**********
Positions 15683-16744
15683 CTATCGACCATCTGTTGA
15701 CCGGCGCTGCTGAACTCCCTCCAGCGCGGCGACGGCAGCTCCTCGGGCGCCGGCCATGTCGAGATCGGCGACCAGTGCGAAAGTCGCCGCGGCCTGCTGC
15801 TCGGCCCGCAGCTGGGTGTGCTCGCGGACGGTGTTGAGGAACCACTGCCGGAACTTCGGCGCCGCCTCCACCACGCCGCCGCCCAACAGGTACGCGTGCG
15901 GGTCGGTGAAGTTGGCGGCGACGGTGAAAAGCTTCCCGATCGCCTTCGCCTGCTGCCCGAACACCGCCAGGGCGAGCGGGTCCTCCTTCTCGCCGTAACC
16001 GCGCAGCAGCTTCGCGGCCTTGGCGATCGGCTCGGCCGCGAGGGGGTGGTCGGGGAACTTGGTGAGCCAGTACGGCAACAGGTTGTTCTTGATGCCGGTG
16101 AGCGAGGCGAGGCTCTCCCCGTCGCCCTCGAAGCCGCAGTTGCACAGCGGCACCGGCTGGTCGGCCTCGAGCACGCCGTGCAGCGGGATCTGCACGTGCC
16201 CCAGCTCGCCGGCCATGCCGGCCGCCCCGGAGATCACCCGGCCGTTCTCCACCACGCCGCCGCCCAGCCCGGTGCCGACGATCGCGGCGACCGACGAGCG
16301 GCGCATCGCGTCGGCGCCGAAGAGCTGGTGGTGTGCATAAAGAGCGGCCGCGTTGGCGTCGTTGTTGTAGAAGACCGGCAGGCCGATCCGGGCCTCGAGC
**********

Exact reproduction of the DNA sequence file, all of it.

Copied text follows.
Positions 15683-16744
15683 CTATCGACCATCTGTTGA
15701 CCGGCGCTGCTGAACTCCCTCCAGCGCGGCGACGGCAGCTCCTCGGGCGCCGGCCATGTCGAGATCGGCGACCAGTGCGAAAGTCGCCGCGGCCTGCTGC
15801 TCGGCCCGCAGCTGGGTGTGCTCGCGGACGGTGTTGAGGAACCACTGCCGGAACTTCGGCGCCGCCTCCACCACGCCGCCGCCCAACAGGTACGCGTGCG
15901 GGTCGGTGAAGTTGGCGGCGACGGTGAAAAGCTTCCCGATCGCCTTCGCCTGCTGCCCGAACACCGCCAGGGCGAGCGGGTCCTCCTTCTCGCCGTAACC
16001 GCGCAGCAGCTTCGCGGCCTTGGCGATCGGCTCGGCCGCGAGGGGGTGGTCGGGGAACTTGGTGAGCCAGTACGGCAACAGGTTGTTCTTGATGCCGGTG
16101 AGCGAGGCGAGGCTCTCCCCGTCGCCCTCGAAGCCGCAGTTGCACAGCGGCACCGGCTGGTCGGCCTCGAGCACGCCGTGCAGCGGGATCTGCACGTGCC
16201 CCAGCTCGCCGGCCATGCCGGCCGCCCCGGAGATCACCCGGCCGTTCTCCACCACGCCGCCGCCCAGCCCGGTGCCGACGATCGCGGCGACCGACGAGCG
16301 GCGCATCGCGTCGGCGCCGAAGAGCTGGTGGTGTGCATAAAGAGCGGCCGCGTTGGCGTCGTTGTTGTAGAAGACCGGCAGGCCGATCCGGGCCTCGAGC